Our digital photo archives only go back 25 years … so we don’t have a shot of either the CU Buffs or the CSU Rams playing this thing called “baseball” as an official NCAA sport.
(I say “official NCAA sport” is because the ardent proponents of the schools’ club programs bristle when they’re disregarded. OK, their participation is noted … but it isn’t Division I NCAA baseball.)
This absence of baseball at CU and CSU has gotten ridiculous. And even embarrassing.
As the 2018 NCAA College World Series begins, with teams shooting to make the final eight-team field at Omaha and possibly succeed the Florida Gators — above, celebrating a year ago — as the national champions, the Rams and the Buffs don’t even get participation ribbons.
The following Pac-12 Conference schools don’t have baseball programs:
The league actually could have done all of us a favor by requiring the return of baseball at CU as a condition of admission in 2011.
The following Mountain West Conference schools don’t have baseball programs:
- Colorado State.
- Utah State.
- Boise State.
The catches are that Hawaii is a football-only league member, but does have a baseball program; and that Boise State is scheduled to resume baseball in 2020.
Boise State … can … do … it.
CU dropped baseball in 1980.
The axe fell on the baseball program at CSU in 1992.
The positives of restoring the sport, especially in intangible terms of alumni goodwill and giving Colorado prep products a chance to attend the state’s two best-known public schools and play NCAA Division I baseball, outweigh the negatives.
The negatives all involve cost and the need to adhere to Title IX standards.
That said, I’ll recoil at any reflexive attempt to blame gender parity in athletic opportunity for the absence of baseball at CU and CSU.
Baseball at CU and CSU was a non-revenue sport, like golf and gymnastics. Folks who at least implicitly oppose equal opportunity for men and women in non-revenue sports on the college level are riding dinosaurs as they enter the discussions.
The point is, other schools pull it off in 2018.
Hell, almost all Division I schools pull it off. They have baseball and they manage to pass Title IX muster.
I get it. Athletic directors Rick George at CU and Joe Parker at CSU aren’t to blame here for the state of affairs.
This predated their tenures and bringing the sport back is harder — a lot harder — than keeping it alive.
They had other higher-priority missions: George was charged to find a way to get new football program facilities built, even if it meant doing it before all the money raised, something previous AD Mike Bohn wasn’t allowed to do. Parker had to prioritize shepherding through the on-campus stadium project that was Jack Graham’s baby, and he did a terrific job.
Beyond that, both feel the need to get the existing programs on solid ground and perhaps add a women’s program to provide Title IX breathing room.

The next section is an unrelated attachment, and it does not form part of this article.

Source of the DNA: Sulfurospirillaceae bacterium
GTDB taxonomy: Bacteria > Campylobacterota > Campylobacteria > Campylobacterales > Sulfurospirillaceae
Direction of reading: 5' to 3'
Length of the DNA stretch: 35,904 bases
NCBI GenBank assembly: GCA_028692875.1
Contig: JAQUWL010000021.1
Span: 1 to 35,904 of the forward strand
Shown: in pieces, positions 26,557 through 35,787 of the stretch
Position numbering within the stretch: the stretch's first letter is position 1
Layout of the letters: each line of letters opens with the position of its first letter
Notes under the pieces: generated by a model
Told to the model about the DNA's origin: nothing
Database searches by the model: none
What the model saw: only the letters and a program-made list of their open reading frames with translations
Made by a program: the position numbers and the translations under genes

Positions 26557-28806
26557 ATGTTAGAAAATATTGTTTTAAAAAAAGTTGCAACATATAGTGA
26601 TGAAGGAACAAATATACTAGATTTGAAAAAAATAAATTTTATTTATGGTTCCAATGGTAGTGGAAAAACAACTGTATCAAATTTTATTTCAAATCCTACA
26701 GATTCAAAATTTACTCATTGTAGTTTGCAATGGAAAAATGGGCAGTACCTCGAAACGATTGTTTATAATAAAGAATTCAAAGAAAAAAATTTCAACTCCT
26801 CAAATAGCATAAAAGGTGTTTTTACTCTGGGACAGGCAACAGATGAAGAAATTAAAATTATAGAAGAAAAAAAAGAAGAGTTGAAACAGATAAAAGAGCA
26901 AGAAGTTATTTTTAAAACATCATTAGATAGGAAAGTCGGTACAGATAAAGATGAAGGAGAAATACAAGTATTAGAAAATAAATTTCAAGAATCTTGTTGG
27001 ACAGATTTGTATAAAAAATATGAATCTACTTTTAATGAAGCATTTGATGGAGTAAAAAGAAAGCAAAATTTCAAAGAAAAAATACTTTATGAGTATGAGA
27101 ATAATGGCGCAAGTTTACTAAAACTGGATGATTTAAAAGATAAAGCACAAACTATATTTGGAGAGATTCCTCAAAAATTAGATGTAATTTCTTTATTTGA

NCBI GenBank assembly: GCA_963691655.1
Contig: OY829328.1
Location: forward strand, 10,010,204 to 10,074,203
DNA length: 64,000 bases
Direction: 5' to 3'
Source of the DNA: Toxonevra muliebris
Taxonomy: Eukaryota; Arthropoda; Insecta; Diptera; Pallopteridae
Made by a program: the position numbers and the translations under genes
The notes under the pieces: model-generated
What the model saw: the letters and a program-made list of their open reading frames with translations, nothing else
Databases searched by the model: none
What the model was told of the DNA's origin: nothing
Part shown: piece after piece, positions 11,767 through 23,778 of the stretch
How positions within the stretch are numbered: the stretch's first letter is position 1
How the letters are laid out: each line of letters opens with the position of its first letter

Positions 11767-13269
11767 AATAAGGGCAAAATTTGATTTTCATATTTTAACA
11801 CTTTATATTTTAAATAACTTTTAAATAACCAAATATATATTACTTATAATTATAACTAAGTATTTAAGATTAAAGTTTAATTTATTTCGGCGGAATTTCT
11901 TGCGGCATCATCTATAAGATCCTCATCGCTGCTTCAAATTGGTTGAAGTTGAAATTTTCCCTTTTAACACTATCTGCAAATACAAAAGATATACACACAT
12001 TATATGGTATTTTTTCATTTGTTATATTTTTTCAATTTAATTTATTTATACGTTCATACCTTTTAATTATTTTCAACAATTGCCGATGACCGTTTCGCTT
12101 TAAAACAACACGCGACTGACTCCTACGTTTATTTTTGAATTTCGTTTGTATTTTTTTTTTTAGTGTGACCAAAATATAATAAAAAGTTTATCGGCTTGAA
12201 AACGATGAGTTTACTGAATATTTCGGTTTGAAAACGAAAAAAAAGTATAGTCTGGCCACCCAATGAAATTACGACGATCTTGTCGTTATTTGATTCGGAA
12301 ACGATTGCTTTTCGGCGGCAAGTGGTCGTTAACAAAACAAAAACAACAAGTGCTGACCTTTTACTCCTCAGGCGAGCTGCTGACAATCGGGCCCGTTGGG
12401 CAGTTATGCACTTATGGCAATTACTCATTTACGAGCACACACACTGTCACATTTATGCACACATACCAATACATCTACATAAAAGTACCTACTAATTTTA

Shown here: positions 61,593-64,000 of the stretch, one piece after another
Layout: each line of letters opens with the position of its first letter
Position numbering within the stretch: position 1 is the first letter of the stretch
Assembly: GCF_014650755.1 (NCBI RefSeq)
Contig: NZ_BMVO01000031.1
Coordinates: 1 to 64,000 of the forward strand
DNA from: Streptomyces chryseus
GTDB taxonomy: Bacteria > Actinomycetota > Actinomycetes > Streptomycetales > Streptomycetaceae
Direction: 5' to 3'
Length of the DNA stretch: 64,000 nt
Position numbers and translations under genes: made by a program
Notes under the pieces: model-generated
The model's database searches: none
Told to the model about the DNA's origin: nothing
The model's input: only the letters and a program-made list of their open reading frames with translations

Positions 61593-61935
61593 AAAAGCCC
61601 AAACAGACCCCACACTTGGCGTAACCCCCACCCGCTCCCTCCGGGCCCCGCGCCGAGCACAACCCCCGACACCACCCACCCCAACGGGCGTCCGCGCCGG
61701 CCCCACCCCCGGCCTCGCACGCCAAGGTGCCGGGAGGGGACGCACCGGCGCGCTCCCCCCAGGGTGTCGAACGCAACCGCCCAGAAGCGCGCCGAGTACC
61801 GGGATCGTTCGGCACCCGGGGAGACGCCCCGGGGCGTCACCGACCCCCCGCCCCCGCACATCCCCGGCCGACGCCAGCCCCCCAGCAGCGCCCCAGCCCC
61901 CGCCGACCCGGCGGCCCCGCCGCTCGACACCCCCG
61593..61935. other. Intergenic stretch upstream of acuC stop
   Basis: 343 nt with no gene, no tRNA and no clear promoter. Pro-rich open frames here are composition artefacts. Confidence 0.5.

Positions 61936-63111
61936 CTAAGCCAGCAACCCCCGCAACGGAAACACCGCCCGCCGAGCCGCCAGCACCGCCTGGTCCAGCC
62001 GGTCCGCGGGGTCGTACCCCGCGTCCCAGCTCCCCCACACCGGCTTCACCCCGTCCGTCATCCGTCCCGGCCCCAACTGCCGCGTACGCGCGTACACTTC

But both could be heroes for finding a way to bring back baseball.
There’s just something distasteful and even disgustingly small-time about the lack of chances for Colorado high school graduates to play a traditional and popular sport at the Division I, not club, level. Yes, Northern Colorado’s underfunded program plays in the Western Athletic Conference. Air Force is in the Mountain West. And the state’s Division II programs in the Rocky Mountain Athletic Conference actually benefit from the lack of Division I competition and are, well, pretty good.
Yet excellent baseball players who would be amenable to attending CU and CSU for four years and majoring in business, engineering, or anything else, while playing Division I baseball should have that opportunity.
It would be costly to build new baseball stadiums on the CU and CSU campuses.
Students should be able to walk out of CU’s Muenzinger Auditorium after a tough exam and be within walking or campus shuttle distance of being able to sit in the sun at the baseball park.
The similar experience should be available at CSU.
This should not be done on a shoestring. In my travels around the country — to the University of Arkansas, for example — what’s noticeable on the baseball front is that many campus baseball stadiums are little gems that look like the best of the spring-training parks or the new minor-league parks.
The final objection you hear about spring college baseball in Colorado is this: Gee, what about the weather? That’s absurd. Yes, in some Colorado springs, high school schedules get backed up and games are squeezed in. But one of the most underplayed accomplishments in recent NCAA history was Oregon State’s back-to-back College World Series championships in 2006 and 2007. And the Beavers have remained a national power since.
Has anyone checked the spring weather in the Willamette Valley? It ain’t exactly Palm Springs. And the Beavers’ success caught the attention of the school down the road in Eugene, and — with Phil Knight and Nike money supporting it — the Ducks revived their baseball program in 2009.
Colorado can do that, too.
So can Colorado State.
Both schools need to find a way.
* * *
Terry Frei of the Greeley Tribune writes two commentaries a week for Mile High Sports. He has been named a state’s sports writer of the year seven times, four times in Colorado (including for 2015 and 2016) and three times in Oregon. He’s the author of seven books, including “Third Down and a War to Go” and “’77: Denver, the Broncos, and a Coming of Age.” His web site is terryfrei.com. His additional “On the Colorado Scene” commentaries are here and his Greeley Tribune columns and major features, including his Memorial Day tribute to another Dick Monfort, can be accessed here.
Terry Frei’s MHS Commentary/Story Archive:
Magazine: Gateway High Olympian Stephen Garbett